Every small business needs these five systems, wherever you are in your business journey.
If your company is just getting started, what’s really important is the conversation between you and your team. Get this – you can run a business with just person to person conversations. Real face-to-face relationships outside of email… imagine that!
But of course we have the technology now, so if you’re just at the place of getting the conversation going, the tool you need to check out is Slack.
Slack allows you to get those conversations out of email and into a place that’s searchable and much easier to get things done with your employees or your team.
Next, once you’ve moved past just person to person conversations and you’ve got way more to manage than what can be covered effectively in a chat, you need a project management system.
We use Teamwork as a place to manage the work, but Basecamp and Asana are other great systems. The value of these tools and why we love Teamwork is that you can track progress on active jobs and all tasks at hand in one place, create checklists to run team meetings around, assign due dates, and much more.
Beyond the work, you need to manage the relationships. If you have enough work coming down the line with lots of projects for different clients, you probably have a pipeline of upselling targets, clients to nurture, or prospective sales that you want to close. To keep people engaged, you need a CRM.
We’ve used HubSpot in the past but right now are loving Streak CRM for Gmail. There are plenty of great CRM options out there so it’s a matter of trying a few out to see which workflow and interface you like best.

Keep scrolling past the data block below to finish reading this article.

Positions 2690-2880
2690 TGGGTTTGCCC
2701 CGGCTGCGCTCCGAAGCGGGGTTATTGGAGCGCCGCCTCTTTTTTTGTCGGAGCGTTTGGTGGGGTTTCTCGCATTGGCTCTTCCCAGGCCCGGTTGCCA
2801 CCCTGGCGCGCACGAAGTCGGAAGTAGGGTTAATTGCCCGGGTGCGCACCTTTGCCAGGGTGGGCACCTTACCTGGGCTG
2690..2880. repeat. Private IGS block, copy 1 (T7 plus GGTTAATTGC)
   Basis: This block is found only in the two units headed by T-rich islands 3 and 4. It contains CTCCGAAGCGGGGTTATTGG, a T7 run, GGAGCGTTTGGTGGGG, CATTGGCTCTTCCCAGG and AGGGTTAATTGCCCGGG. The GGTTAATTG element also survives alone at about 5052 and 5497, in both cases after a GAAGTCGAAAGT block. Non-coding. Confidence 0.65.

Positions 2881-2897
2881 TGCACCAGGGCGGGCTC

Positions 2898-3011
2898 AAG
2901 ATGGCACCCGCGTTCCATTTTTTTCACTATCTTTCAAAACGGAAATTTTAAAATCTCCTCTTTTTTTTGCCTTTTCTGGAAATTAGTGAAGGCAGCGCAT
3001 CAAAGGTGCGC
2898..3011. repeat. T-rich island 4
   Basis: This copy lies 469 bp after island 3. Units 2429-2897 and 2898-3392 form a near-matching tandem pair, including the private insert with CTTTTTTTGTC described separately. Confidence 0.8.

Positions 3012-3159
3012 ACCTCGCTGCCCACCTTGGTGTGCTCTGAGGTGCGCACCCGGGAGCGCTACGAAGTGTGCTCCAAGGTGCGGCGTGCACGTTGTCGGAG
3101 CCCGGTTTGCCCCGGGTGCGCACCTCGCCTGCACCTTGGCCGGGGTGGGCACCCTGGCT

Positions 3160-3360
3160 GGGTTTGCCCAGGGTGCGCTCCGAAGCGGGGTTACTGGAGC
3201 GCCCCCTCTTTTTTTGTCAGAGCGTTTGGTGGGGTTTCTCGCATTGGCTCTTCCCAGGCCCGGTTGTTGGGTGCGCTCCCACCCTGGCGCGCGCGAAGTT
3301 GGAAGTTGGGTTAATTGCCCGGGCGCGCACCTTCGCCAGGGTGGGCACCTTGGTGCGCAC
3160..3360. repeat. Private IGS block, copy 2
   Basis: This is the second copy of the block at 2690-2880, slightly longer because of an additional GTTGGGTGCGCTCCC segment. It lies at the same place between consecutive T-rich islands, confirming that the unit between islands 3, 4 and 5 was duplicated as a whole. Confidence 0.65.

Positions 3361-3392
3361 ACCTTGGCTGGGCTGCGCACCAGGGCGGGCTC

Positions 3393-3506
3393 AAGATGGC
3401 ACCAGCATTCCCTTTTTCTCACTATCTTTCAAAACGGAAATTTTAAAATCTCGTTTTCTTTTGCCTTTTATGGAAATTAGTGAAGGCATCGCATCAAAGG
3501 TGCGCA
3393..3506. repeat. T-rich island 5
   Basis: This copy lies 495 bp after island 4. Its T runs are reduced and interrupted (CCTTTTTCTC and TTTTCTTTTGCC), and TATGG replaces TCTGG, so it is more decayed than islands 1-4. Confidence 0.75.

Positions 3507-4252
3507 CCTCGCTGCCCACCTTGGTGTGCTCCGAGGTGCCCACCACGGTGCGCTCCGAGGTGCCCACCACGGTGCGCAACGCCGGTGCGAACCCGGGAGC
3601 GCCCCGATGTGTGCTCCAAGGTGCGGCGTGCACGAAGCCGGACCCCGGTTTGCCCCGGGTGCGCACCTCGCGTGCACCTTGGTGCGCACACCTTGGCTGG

Next, it’s time to manage the money. For all the conversations you’re having that are turning into projects that are turning into repeat clients, you need some way to manage your profitability and make sure that your job costs are in line with what you’re billing for and that your business model works.
We do this with a tool called Harvest which helps us manage invoicing, job costing, profit tracking, and time tracking. You might do that through QuickBooks or another financial tool.
Once you get those four systems and foundational tools established in your business and start to scale beyond a core few people, you need to provide some instruction on how to use the tools and do the work your business does.
How do you use your project management system? What is the best way to do a follow up inside of your CRM? How do you send an invoice from your financial system? Those how-tos are more than just a checklist of steps. There is actual content that needs to be communicated to your people if you expect them to do that job.
Trainual allows you to document all of the processes, not just for your systems and how they work, but for your whole business. It becomes the operations manual for your business.
Create step by step processes, assign them to people based on their roles and responsibilities, track their progress to make sure they’ve gone through the content they need to know and have an interactive searchable wiki to reference at any time.
Wherever you are in your business journey, you need five tools to manage the conversation, the work, your relationships, the money, and something to manage how your business works.
With these systems implemented, and a properly documented business operating manual, at some point, you won’t have to put in the 20 hour days and you will have a business built to scale or sell.